The Invisible Way
Mar 18, 2013 Web Exclusive
Gradual change is rare for most groups, but Duluth, MN trio Low has morphed from a slowcore band into a folk-tinged rock outfit over its 20 years of existence. Like most indie bands, Low will trot out a new production style or genre experiment alongside each full-length release. Musical litmus tests will no doubt be taken on tour-and when it's time to regroup in the studio, new evolutionary traits deepen the overall Low experience. Alan Sparhawk (guitar, vocals), Mimi Parker (drums, vocals), and Steve Garrington (bass) have a subtle marvel on their hands with The Invisible Way.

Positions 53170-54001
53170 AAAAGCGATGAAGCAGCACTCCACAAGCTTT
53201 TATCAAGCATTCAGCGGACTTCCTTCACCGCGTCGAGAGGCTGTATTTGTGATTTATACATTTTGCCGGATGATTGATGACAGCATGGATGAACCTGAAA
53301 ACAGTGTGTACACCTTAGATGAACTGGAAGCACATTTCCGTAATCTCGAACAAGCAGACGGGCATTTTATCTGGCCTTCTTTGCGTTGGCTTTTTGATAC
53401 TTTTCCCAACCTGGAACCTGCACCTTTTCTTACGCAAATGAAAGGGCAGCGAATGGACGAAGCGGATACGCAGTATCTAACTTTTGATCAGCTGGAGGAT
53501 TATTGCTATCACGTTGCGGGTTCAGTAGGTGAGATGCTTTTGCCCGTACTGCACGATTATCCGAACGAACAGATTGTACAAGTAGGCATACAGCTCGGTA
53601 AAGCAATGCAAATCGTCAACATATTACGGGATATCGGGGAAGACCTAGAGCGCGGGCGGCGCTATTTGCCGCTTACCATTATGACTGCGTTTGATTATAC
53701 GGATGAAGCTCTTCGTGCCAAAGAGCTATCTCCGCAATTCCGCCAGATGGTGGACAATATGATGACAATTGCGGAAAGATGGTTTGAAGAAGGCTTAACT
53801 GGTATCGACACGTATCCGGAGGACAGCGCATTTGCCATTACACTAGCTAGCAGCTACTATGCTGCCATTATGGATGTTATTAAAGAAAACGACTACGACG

The modifications for Low's 10th album are not as slender as previous efforts, though. Jeff Tweedy produced the record at Wilco's studio The Loft and lends this record much of the same vocal warmth heard on Mavis Staples' criminally underrated You Are Not Alone. Many of these characteristically melancholic tracks are led by a wraithlike piano as though the grand instrument is leading the listener towards the afterlife. Acoustic guitar accompaniment and Mimi Parker's powerful vocals grab your attention throughout. Her tone and presence are reminiscent of Aimee Mann's best material. (She sings lead on five of the 11 songs here.) The group's aesthetic is just as luxuriant as on their two Dave Fridmann-helmed LPs, Drums and Guns and The Great Destroyer. Tweedy's full-bodied production also brings to mind the band's 2011 church recording, C'mon. The Invisible Way may be a distillation of previous outings, but the new production style and emphasis on feminine vocals is a welcome change for a group that experienced some growing pains this decade. Overall, this is a fine record that continues the Low legacy. (www.chairkickers.com)
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